"If we now kill schoolgirls, you shouldn't be surprised"

The tactics used by the Taliban are shockingly simple. Dozens of so-called “night letters,” which are affixed to the doors of schools in the dead of night, are piled on Muqim Halimi’s huge desk. Halimi is the commissioner of education for the Kunduz province and a crowd of men are waiting outside his office, most of them hoping to be able to bribe their way into good grades for their children. But when Halimi hears that a German reporter wants to talk about the closure of the girls’ schools, he clears the room so he can talk undisturbed.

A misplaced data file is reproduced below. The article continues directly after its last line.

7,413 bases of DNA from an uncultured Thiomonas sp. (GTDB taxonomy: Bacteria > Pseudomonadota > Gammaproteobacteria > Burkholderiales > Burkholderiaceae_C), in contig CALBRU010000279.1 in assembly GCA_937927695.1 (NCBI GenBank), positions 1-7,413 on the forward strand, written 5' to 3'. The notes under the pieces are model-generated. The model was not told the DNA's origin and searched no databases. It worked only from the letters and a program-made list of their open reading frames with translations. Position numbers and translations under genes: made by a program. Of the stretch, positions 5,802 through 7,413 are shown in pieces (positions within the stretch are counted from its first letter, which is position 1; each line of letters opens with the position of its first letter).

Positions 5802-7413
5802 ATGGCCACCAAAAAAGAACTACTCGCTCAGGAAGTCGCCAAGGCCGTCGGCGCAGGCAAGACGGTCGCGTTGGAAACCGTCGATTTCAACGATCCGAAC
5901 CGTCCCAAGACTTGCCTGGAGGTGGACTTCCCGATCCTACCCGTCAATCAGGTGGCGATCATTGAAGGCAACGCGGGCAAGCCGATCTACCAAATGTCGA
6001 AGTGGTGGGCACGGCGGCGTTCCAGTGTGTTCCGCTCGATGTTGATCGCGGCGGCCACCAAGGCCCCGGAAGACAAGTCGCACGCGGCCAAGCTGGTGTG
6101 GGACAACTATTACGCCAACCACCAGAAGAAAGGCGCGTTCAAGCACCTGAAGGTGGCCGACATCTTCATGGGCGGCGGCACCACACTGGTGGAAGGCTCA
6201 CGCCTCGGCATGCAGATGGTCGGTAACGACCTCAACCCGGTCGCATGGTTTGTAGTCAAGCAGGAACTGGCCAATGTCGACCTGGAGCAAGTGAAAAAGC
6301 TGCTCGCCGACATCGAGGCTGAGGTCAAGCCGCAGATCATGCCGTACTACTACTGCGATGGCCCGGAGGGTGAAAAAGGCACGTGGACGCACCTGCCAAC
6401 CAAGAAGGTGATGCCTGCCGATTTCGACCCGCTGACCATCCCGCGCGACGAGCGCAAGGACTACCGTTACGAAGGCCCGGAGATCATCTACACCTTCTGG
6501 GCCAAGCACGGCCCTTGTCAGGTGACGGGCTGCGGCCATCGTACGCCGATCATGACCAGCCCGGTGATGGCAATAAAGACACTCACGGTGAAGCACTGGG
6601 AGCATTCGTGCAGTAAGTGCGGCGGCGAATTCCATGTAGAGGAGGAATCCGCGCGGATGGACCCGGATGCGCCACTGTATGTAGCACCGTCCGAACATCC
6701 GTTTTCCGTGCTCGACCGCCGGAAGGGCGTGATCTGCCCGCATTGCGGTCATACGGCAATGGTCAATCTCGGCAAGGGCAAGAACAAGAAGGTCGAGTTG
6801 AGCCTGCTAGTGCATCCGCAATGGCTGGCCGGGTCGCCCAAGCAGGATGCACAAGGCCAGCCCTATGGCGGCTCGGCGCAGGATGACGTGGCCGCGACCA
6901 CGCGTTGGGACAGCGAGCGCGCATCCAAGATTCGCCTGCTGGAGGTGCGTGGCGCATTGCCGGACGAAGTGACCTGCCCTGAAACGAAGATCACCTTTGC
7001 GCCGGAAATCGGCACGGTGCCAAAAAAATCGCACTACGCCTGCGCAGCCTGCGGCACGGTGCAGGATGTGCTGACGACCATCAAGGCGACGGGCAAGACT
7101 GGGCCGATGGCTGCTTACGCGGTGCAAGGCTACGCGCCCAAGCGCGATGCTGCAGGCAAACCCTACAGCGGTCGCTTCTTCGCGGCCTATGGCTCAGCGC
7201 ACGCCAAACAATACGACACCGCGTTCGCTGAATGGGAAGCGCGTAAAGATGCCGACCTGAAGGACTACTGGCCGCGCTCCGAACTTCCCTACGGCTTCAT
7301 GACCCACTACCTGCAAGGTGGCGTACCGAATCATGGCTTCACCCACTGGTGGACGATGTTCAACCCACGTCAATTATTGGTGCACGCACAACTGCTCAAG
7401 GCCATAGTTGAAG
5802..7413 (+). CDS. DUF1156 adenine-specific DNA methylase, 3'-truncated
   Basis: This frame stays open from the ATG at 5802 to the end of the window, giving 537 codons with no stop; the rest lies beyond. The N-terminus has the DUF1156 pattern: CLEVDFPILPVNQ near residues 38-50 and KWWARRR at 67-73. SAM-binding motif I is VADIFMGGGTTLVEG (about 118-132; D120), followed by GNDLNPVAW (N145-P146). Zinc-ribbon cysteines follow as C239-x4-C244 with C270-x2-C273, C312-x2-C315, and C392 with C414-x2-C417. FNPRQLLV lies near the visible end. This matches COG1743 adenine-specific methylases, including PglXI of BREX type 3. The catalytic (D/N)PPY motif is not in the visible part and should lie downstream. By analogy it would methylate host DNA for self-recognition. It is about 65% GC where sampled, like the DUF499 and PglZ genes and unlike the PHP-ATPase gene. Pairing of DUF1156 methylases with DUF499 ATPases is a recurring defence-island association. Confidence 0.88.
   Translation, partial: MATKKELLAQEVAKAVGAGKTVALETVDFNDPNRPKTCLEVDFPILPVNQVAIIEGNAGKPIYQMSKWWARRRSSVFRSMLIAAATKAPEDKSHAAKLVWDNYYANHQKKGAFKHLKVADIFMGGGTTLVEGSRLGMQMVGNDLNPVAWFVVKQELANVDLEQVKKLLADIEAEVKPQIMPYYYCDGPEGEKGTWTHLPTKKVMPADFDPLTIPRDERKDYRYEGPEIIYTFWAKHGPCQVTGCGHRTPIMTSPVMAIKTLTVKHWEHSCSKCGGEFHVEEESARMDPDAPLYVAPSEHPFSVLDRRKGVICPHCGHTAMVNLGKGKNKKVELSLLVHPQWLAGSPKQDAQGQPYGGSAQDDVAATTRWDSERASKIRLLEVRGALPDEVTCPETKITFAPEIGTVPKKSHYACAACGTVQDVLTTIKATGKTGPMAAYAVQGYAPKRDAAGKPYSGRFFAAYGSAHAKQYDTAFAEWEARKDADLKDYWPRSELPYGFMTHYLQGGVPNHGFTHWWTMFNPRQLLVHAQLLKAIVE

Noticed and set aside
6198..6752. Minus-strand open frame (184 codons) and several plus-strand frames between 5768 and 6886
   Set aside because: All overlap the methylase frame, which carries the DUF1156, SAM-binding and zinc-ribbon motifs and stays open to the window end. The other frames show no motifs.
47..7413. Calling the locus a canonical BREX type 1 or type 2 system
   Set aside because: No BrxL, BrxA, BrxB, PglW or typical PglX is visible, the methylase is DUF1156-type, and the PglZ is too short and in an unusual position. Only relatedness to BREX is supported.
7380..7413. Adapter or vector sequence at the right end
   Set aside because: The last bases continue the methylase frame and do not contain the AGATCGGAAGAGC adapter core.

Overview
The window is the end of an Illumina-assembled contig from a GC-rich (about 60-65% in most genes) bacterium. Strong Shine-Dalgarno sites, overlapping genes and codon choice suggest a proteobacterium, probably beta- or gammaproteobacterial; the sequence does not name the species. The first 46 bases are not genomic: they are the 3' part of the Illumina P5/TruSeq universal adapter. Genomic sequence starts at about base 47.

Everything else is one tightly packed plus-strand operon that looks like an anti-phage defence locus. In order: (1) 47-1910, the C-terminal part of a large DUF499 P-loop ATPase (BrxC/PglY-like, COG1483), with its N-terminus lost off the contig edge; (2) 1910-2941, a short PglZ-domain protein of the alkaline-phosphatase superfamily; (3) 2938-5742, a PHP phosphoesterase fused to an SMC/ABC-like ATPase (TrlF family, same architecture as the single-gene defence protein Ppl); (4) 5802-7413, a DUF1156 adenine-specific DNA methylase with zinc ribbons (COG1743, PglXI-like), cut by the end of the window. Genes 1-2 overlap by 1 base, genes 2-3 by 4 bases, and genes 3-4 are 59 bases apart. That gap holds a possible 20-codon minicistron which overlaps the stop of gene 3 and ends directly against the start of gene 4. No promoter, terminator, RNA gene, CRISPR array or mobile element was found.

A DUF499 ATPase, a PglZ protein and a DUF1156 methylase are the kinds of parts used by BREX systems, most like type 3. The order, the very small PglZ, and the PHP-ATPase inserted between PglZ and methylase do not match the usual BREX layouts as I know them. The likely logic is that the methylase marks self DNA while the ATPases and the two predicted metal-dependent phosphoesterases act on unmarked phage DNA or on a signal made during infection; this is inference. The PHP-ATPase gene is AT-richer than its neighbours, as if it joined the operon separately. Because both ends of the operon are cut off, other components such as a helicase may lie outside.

After confirming the closures, he reads aloud from the Taliban night letters, as simply formulated as they are explicit. “As of today,” he reads from a message from Aqtash, “girls are no longer allowed to attend school.” The letter is marked with a logo of the Islamic Emirate of Afghanistan — in English, yet another indication of just how well organized the Taliban are in the German area of operation.